**[In a panel discussion at Georgetown University, Jan 7, 2013, Standing Seminar: Theism, Naturalism, and Rationality, Mark Murphy and Michael Tooley, along with several others, asked Plantinga to clarify what he meant by God. Murphy: “what should we take to be the case [attributes of God] if theism is true; what must a person deny in order to be considered an atheist?” Plantinga: “I was thinking of theism as a view that there is an all-powerful (maybe you would say omnipotent, maybe not?) all-knowing, perfectly good, perfectly loving person, who has created the world and created human beings in his image. That’s how I was thinking of it.” In immediate succession, Tooley to Plantinga: “At one point you used the expression, something like God, how close would it have to be to qualify... would Zeus be something like God?” Plantinga: “Yes I think so, right, if you believe in Zeus you wouldn’t be a Naturalist... I admit that the term Naturalism as I understand it is vague, but I’m hoping for present purposes that vagueness won’t matter?”----- what we say to Plantinga: good luck proving that belief in an all-powerful, omnipotent, all-knowing, perfectly good, perfectly loving person, who has created the world and created human beings in his image, is rational. Good luck proving, that when it comes to God, specificity doesn’t matter.]
[In a very real sense Plantinga’s scheme is very close to that of the sophists. For in postulating, that belief in any generic God is rational, he has affirmed that contraries are rational--- but has he really escaped the Fourth Book of Aristotle’s Metaphysics? For what does he mean by God: “if you think about the theistic religions, Christianity, Judaism, Islam it would be the conception of God one finds in those religions.” Ibid. This is merely ignorance disguised as rationality. A man who teaches that Allah and YAHWEH are equally the outcome of his thesis (contrary yet true) is largely confused. He has need to go back and learn the first principles of logic.]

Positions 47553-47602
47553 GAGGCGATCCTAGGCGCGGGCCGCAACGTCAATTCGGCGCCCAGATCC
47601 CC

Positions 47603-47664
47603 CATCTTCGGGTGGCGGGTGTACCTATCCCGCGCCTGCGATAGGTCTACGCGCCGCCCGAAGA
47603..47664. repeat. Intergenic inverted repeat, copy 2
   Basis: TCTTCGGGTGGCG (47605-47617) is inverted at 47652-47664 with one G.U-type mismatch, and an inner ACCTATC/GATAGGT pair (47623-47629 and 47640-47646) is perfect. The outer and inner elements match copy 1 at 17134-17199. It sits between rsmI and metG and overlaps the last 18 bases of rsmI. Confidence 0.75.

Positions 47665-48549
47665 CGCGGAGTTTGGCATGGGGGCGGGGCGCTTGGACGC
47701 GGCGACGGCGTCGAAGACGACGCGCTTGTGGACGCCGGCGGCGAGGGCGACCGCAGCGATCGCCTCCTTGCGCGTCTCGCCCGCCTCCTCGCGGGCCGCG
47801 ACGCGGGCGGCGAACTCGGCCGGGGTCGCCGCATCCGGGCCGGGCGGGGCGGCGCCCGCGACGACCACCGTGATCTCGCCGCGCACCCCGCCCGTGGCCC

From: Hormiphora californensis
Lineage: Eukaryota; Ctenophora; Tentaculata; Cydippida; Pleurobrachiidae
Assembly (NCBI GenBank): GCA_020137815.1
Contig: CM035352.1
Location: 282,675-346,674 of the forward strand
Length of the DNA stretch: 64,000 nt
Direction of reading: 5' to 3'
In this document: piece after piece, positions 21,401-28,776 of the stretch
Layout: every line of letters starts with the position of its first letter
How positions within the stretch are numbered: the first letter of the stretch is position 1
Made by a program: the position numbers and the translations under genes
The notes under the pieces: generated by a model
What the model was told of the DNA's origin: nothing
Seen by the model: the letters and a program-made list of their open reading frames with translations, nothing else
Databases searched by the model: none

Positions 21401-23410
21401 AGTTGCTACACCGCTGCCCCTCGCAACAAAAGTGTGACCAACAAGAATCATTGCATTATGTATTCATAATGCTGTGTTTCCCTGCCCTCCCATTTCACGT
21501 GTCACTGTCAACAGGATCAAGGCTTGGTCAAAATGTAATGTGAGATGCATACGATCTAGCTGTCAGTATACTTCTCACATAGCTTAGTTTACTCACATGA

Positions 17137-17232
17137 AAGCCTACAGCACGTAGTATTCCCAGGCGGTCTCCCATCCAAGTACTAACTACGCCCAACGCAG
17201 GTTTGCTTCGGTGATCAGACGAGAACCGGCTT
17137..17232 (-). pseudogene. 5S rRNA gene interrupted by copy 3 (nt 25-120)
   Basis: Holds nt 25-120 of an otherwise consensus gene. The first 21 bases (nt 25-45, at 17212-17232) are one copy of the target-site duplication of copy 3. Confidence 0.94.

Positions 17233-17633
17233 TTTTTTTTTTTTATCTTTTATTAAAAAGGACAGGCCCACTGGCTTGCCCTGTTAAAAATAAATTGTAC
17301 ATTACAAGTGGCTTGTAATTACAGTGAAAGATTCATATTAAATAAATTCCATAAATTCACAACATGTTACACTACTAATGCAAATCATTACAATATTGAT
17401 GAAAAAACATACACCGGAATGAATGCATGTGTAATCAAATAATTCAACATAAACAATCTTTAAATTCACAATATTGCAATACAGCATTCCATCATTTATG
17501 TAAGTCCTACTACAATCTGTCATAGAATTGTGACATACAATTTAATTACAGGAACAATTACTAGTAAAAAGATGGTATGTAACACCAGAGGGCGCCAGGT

[Plantinga’s entire scheme is based on conjecture regarding the rationality, not of the existence of God, but of the rationality of certain maneuvers in contrast with other maneuvers, or we could say, of arguing that something is rational because its so-called opposite cannot be proven. This is not arguing for the existence of God! Plantinga provides a critique, which he then uses, to evade the burden of proof in relation to his own beliefs! And hence we ask--- what can Plantinga tell us about God?]